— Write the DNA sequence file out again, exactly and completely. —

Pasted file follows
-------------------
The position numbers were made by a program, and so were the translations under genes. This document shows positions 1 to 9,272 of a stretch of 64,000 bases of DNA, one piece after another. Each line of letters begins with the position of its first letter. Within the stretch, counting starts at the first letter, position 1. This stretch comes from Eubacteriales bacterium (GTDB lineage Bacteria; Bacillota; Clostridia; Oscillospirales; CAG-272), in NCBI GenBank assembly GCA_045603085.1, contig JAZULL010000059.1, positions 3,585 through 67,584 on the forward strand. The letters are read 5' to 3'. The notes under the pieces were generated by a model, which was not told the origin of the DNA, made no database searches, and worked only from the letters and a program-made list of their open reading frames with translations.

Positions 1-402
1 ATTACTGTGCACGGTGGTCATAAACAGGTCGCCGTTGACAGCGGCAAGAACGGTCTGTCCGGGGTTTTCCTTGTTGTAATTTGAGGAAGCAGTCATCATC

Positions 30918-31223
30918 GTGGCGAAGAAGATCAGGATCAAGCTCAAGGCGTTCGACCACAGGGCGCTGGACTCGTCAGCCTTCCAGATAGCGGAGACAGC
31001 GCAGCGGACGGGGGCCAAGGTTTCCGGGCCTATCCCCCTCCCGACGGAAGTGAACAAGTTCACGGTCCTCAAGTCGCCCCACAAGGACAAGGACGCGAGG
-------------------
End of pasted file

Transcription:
The position numbers were made by a program, and so were the translations under genes. This document shows positions 1 to 9,272 of a stretch of 64,000 bases of DNA, one piece after another. Each line of letters begins with the position of its first letter. Within the stretch, counting starts at the first letter, position 1. This stretch comes from Eubacteriales bacterium (GTDB lineage Bacteria; Bacillota; Clostridia; Oscillospirales; CAG-272), in NCBI GenBank assembly GCA_045603085.1, contig JAZULL010000059.1, positions 3,585 through 67,584 on the forward strand. The letters are read 5' to 3'. The notes under the pieces were generated by a model, which was not told the origin of the DNA, made no database searches, and worked only from the letters and a program-made list of their open reading frames with translations.

Positions 1-402
1 ATTACTGTGCACGGTGGTCATAAACAGGTCGCCGTTGACAGCGGCAAGAACGGTCTGTCCGGGGTTTTCCTTGTTGTAATTTGAGGAAGCAGTCATCATC

Positions 30918-31223
30918 GTGGCGAAGAAGATCAGGATCAAGCTCAAGGCGTTCGACCACAGGGCGCTGGACTCGTCAGCCTTCCAGATAGCGGAGACAGC
31001 GCAGCGGACGGGGGCCAAGGTTTCCGGGCCTATCCCCCTCCCGACGGAAGTGAACAAGTTCACGGTCCTCAAGTCGCCCCACAAGGACAAGGACGCGAGG